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Rare Opportunity to Sail Back in Time in Traditional Coracle Pocklington Canal Discovery Day

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For photo, interview, filming opportunities & chance to sail in a traditional coracle: Naomi Roberts T: 0113 2845238 M: 07557 256482 E: [email protected]

22 August 2017



The Canal & River Trust, the charity that looks after the Pocklington Canal, is hosting a special Discovery Day of free family-friendly drop-in activities taking place from 10am until 4pm on Saturday 2 September.

The rare opportunity to explore the landlocked Canal Head from the water whilst navigating the canal in a traditional coracle looks set to be a highlight of the day’s activities.

Considered to be the oldest form of water transportation dating back centuries, the construction of coracles has remained largely unchanged in modern times. The small, circular traditional solo vessel is propelled by a paddle, like a kayak or canoe. A basketwork frame made using willow or hazel wood is covered either in animal hide, natural cotton canvas (calico) or a synthetic fabric such as nylon sealed to make them watertight. Effective fishing boats, coracles are still used for this purpose, particularly in South Wales.

Willow weaving, guided nature walks around Canal Head with expert ecologist Phil Taylor of Eco Sapien, pond-dipping and a heritage trail with prizes will also be part of the free, family fun on offer.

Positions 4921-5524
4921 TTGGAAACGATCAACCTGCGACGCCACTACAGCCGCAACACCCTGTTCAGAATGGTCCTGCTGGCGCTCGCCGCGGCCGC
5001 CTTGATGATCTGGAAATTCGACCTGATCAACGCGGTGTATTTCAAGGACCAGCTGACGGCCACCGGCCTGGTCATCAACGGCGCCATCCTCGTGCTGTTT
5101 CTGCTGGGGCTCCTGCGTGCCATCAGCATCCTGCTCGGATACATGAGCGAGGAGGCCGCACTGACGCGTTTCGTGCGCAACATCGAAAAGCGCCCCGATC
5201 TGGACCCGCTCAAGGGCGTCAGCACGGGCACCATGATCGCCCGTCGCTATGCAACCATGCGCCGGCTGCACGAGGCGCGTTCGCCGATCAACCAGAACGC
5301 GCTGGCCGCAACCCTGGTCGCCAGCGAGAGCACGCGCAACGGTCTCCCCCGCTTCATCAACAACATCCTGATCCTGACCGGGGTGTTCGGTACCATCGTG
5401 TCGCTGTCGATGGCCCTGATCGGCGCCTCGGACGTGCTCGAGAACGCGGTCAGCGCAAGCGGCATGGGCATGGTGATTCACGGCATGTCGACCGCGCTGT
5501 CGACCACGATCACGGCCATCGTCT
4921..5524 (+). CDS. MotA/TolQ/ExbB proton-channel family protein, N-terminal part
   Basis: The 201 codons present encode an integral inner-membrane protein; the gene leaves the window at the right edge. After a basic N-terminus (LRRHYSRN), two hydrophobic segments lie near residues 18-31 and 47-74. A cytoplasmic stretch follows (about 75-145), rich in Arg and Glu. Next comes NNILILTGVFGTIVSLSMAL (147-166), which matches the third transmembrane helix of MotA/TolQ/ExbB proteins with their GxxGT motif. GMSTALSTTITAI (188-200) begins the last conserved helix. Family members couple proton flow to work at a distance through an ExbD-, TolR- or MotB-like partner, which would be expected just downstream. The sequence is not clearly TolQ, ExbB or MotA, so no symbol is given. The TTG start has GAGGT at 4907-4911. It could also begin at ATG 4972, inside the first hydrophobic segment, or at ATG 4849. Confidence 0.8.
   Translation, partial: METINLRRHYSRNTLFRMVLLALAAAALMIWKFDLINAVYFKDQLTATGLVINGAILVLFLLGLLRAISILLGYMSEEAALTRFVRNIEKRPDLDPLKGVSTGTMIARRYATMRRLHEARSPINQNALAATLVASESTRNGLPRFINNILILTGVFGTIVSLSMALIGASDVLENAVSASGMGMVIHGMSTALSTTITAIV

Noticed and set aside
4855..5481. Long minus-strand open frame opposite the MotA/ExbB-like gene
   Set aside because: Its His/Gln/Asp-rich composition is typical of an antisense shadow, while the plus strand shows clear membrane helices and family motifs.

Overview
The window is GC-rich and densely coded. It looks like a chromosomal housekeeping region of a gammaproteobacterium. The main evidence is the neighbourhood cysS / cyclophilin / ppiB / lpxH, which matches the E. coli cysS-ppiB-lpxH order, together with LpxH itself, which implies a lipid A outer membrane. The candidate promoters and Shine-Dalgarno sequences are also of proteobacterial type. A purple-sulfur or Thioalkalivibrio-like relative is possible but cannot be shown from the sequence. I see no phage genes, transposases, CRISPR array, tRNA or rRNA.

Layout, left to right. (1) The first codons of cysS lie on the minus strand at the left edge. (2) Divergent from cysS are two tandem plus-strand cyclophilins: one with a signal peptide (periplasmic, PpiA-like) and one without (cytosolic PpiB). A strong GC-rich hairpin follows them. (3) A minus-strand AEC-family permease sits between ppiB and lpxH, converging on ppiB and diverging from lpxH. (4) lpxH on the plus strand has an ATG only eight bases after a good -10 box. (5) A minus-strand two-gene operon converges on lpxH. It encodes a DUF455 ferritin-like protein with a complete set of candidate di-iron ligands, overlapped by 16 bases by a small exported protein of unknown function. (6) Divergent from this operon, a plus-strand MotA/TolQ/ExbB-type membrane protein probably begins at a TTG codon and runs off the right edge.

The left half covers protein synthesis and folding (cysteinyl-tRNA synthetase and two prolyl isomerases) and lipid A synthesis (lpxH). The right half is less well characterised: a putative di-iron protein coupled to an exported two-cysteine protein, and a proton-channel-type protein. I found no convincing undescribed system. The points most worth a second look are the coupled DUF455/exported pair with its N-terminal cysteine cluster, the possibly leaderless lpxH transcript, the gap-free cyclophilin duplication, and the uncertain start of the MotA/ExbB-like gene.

Pocklington Canal Discovery Day marks the end of Pocklington’s Big Summer events programme and the first 12 months of the Gem in the Landscape project - a three-year programme of activity supported by the Heritage Lottery Fund which includes wildlife habitat improvements, heritage restoration activities and events.

Lizzie Dealey, project officer at Canal & River Trust said: “Pocklington Canal is a wonderful, picturesque waterway, yet it remains a hidden gem.  Over the past year our charity began a three-year project, with support from the Heritage Lottery Fund, to restore and reveal the history and ecology of this waterway, from the restoration of Church Bridge, to an archaeology dig, making initial habitat improvements with dredging and a summer events programme.  I hope people will come and learn more about this stunning, historic canal at our Discovery Day, with even more exciting announcements planned ahead of its bicentenary in 2018.”

Pocklington Canal Discovery Day takes place Saturday 2 September, 10am-4pm at Canal Head, off A1079, Pocklington, YO42 1NW (follow the brown signs).


For more media information contact:
Naomi Roberts, National Press Officer

T: 0113 2845238 M: 07557 256482 E: [email protected]

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Having just done the Pocklington Canal in RUNE my advice would be to either drive or catch a bus to Pocklington, don't try and do it by boat. Cottingwith Lock to Melbourne, 4.8 miles; 3 hours and 30 minutes!! It is an attractive canal but you are concentrating so much on getting through the weed without damage that you tend to miss the pretty bits. Of course if you go in the next couple of days you'll be able to pass through the path that I cut, but it wont last long:rolleyes:

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